Id. at 339.
The doctrine of Rylands has been explained and codified in the Restatement (Second) of Torts, section 519 (1977): "One who carries on an abnormally dangerous activity is subject to liability for harm to the person, land or chattels of another resulting from the activity, although he has exercised the utmost care to prevent the harm."
In response to the first question certified to this court, we now adopt the Rylands doctrine of strict liability as articulated in section 519 of the Restatement (Second) of Torts. Such a holding is consistent with our reasoning in strict products liability cases.
Section 520 of the Restatement (Second) of Torts sets forth six factors relevant to a determination of whether an activity is abnormally dangerous: (a) existence of a high degree of risk of some harm to the person, land or chattels of others; (b) likelihood that the harm that results from it will be great; (c) inability to eliminate the risk by the exercise of reasonable care; (d) extent to which the activity is not a matter of common usage; (e) inappropriateness of the activity to the place where it is carried on; and (f) extent to which its value to the community is outweighed by its dangerous attributes.
These factors are necessarily fact specific. This court cannot simply decide that if a certain substance, in this case chlorine, is dangerous, an activity involving chlorine is necessarily an "abnormally dangerous activity" as contemplated by section 520. We agree with the approach taken in Erbrich Prod. Co., Inc. v. Wills, 509 N.E.2d 850 (Ind.Ct.App. 1987):
We of course recognize that chlorine gas, in its natural state, is dangerous. However, the fact that chlorine gas is dangerous is not determinative. When deciding whether to impose § 519 liability, we must not look at the abstract propensities or properties of the particular substance involved, but must analyze the defendant's activity as a whole. If the rule were otherwise, virtually any commercial or industrial activity involving substances which are dangerous only in the abstract automatically would be deemed as abnormally dangerous. This result would be intolerable.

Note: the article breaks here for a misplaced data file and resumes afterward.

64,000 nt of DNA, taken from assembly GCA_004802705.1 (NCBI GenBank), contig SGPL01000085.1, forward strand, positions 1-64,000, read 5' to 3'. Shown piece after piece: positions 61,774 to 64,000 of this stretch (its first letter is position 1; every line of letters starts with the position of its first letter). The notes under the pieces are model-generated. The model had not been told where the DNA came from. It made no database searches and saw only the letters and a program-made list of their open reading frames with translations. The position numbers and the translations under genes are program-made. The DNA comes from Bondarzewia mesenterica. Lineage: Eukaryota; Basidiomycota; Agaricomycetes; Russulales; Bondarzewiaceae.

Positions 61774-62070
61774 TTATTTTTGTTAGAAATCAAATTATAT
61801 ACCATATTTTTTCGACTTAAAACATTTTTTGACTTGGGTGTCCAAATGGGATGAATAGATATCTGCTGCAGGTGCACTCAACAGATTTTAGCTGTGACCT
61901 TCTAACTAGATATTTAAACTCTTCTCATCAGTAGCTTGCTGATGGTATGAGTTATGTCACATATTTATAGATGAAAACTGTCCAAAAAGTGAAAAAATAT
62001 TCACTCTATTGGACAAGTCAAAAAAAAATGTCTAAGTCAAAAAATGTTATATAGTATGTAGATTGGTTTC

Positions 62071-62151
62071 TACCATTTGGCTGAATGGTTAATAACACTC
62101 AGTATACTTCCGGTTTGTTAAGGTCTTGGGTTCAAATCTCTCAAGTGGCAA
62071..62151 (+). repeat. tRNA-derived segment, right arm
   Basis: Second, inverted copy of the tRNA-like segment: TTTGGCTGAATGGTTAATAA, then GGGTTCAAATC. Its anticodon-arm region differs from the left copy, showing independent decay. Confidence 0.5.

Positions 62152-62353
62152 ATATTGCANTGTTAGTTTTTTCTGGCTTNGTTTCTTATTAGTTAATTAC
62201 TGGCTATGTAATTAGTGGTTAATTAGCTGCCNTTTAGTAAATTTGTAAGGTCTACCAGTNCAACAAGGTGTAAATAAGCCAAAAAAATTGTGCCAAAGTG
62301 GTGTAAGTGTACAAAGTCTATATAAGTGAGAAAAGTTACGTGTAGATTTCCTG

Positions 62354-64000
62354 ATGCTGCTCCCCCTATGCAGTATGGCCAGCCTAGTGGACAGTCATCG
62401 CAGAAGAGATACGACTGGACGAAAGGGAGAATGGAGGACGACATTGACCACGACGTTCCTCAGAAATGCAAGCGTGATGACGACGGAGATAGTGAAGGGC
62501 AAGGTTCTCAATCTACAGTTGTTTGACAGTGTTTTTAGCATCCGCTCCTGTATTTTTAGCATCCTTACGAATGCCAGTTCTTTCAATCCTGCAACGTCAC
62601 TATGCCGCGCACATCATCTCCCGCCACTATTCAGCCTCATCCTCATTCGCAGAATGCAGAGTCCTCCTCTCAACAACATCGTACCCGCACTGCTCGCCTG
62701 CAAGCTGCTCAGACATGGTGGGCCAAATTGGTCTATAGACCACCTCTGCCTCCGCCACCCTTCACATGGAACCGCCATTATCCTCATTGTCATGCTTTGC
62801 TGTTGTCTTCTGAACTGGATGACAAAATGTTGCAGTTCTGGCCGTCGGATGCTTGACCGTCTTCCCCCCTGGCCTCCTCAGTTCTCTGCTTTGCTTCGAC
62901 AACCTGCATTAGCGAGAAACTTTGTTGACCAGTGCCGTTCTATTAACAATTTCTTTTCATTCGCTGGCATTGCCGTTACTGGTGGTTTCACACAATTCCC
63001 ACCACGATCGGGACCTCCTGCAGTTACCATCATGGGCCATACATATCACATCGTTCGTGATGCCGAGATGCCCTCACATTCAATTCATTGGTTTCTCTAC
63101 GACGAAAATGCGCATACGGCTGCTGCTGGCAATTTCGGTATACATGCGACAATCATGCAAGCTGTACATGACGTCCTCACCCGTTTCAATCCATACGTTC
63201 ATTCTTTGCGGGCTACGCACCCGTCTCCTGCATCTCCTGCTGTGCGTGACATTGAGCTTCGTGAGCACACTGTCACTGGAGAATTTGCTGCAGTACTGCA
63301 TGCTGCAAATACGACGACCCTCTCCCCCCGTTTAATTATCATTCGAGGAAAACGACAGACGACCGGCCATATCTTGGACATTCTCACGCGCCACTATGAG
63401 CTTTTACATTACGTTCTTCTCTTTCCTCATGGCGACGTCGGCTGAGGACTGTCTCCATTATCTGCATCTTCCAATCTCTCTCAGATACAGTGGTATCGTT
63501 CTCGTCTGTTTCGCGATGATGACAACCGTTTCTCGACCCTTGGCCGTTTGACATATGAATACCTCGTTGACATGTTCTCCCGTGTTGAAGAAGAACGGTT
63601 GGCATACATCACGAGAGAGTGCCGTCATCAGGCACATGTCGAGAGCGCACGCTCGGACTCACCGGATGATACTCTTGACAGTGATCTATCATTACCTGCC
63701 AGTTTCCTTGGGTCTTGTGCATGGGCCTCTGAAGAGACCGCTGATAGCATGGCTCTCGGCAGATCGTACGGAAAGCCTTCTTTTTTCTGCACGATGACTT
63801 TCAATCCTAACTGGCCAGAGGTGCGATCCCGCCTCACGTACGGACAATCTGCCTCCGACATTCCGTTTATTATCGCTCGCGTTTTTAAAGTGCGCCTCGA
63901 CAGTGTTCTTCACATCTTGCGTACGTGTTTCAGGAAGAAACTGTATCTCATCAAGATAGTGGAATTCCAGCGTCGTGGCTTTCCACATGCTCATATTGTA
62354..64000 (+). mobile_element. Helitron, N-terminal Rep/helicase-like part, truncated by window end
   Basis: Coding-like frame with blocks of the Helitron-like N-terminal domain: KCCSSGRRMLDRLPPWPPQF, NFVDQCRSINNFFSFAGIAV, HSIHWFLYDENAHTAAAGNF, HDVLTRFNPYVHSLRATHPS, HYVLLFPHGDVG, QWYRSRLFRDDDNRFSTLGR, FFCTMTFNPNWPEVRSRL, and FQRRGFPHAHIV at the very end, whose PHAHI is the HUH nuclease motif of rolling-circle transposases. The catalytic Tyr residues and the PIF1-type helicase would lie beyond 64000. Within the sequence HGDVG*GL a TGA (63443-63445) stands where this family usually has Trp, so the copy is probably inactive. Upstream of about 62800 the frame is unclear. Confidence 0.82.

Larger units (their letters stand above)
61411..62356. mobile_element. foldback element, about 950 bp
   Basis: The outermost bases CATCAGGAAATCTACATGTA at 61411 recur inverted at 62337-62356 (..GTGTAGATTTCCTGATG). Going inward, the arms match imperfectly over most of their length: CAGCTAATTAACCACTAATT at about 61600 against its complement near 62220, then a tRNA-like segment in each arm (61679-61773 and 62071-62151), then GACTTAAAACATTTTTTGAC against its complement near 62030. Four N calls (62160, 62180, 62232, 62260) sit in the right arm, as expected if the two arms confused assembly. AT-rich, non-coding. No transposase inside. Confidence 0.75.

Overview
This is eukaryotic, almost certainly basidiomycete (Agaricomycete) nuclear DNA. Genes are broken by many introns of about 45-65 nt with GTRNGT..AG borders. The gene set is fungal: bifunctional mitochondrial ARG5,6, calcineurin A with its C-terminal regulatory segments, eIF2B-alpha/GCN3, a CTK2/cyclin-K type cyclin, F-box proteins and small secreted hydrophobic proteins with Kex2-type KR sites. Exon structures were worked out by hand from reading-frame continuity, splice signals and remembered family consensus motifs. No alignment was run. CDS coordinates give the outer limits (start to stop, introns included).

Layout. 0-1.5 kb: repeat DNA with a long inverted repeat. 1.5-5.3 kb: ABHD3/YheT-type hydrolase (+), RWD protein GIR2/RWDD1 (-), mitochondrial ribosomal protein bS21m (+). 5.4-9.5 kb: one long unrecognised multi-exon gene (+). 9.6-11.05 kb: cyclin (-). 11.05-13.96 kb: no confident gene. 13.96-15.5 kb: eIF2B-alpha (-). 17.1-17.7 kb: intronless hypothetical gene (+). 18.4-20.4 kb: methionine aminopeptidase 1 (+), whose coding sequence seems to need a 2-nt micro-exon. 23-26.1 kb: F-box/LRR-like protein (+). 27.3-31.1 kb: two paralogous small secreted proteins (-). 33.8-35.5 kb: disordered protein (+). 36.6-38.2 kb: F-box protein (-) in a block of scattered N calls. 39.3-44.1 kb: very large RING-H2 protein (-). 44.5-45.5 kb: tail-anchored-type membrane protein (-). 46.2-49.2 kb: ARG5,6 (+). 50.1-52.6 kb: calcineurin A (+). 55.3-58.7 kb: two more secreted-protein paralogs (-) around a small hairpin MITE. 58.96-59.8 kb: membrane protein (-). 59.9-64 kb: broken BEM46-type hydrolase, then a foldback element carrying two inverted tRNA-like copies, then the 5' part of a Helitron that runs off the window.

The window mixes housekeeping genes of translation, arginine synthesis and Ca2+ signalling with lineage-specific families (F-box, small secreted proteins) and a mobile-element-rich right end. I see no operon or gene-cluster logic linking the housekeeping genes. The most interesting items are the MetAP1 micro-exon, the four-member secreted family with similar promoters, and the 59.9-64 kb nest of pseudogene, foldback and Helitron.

Id. at 856 (citations omitted); see also, Comment, Osborne M. Reynolds, Jr., Strict Tort Liability: Has Abnormal Danger Become a Fact?, 34 Okla.L.Rev. 76 (1981).
The sparse record on appeal renders this court ill-equipped to decide whether Pioneer's activity was abnormally dangerous. A definitive answer by this court to the second certified question would be nothing but a blanket generalization about activities involving liquified chlorine or chlorine gas. We are therefore unable to answer this general question and trust that the federal district court will, upon considering the totality of the evidence, and based on the factors set forth in the Restatement (Second) of Torts at section 520, be in a position to determine whether Pioneer's activity was "abnormally dangerous." If the district court determines that Pioneer was engaged in an abnormally dangerous activity, strict liability will obtain. If, however, the district court determines that Pioneer's activity did not constitute an abnormally dangerous activity, strict liability will not apply.